But economists expect the economic growth to accelerate further during the course of this year. Some momentum in the run-up to the July 1 Goods and Services Tax (GST) rollout economic activity in the country had lost, has started to recover, according to global brokerage Nomura.
To accelerate in the second half of the current year the brokerage expects GDP growth. With collections exceeding the revenue target for the first month of July, the GST tax collection is off to a good start. Nearly one-third of tax payers are yet to submit their returns. Analysts say that collections are likely to go up as more tax payers pay their dues.

 

As measured by gross value added (GVA) is expected to expand by 7.3 per cent in the current fiscal the RBI estimates economic activity, up from 6.6 per cent in 2016-17, in its annual report unveiled on Wednesday the Reserve Bank said. Real gross value added (GVA) is another measure of economic activity that is arrived at by excluding net indirect taxes from GDP.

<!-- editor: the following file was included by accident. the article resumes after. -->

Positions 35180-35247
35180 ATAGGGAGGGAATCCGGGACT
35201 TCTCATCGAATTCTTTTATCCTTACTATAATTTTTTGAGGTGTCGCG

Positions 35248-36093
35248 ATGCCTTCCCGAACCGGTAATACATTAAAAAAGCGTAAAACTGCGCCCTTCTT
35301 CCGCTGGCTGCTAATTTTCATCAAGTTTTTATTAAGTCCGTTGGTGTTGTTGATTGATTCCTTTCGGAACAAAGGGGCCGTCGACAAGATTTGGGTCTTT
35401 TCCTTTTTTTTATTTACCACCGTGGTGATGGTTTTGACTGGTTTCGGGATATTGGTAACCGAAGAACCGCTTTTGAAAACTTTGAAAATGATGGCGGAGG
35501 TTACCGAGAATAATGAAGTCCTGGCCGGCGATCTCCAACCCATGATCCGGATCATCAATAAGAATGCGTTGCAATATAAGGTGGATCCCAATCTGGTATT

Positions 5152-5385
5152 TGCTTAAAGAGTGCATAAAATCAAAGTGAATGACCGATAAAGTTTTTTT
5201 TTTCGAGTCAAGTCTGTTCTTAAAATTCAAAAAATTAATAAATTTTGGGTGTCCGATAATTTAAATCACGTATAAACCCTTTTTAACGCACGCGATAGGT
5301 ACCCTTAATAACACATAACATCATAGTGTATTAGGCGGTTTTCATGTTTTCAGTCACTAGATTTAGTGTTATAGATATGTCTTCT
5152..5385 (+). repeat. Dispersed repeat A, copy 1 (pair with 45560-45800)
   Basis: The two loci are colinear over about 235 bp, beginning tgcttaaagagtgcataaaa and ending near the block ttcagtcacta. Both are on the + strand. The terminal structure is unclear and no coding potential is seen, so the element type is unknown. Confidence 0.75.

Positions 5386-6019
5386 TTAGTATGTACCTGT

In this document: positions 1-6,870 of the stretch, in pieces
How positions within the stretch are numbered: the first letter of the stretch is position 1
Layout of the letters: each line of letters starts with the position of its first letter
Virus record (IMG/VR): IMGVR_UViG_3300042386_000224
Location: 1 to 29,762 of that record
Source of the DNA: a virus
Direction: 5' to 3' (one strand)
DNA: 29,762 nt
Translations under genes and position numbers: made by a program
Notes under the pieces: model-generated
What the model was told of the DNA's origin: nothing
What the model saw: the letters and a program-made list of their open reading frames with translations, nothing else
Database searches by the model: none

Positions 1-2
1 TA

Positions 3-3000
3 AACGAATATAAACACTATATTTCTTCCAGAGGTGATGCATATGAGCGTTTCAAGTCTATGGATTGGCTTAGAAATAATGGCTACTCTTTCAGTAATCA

India's GDP or gross domestic product grew at 5.7 per cent in the April-June quarter, slowing down from the 6.1 per cent recorded in the March quarter. Economists polled by Reuters had forecast Indian economy to grow at 6.6 per cent in the first quarter. To July 1 GST implementation destocking, in the run-up, impacted the growth numbers, say analysts.
Prime Minister Narendra Modi's shock decision last November to scrap high-value old banknotes wiped out about 86 percent of currency in circulation virtually overnight, pounding consumer demand.

 

But economists expect the economic growth to accelerate further during the course of this year. Some momentum in the run-up to the July 1 Goods and Services Tax (GST) rollout economic activity in the country had lost, has started to recover, according to global brokerage Nomura.
To accelerate in the second half of the current year the brokerage expects GDP growth. With collections exceeding the revenue target for the first month of July, the GST tax collection is off to a good start. Nearly one-third of tax payers are yet to submit their returns. Analysts say that collections are likely to go up as more tax payers pay their dues.

 

As measured by gross value added (GVA) is expected to expand by 7.3 per cent in the current fiscal the RBI estimates economic activity, up from 6.6 per cent in 2016-17, in its annual report unveiled on Wednesday the Reserve Bank said. Real gross value added (GVA) is another measure of economic activity that is arrived at by excluding net indirect taxes from GDP.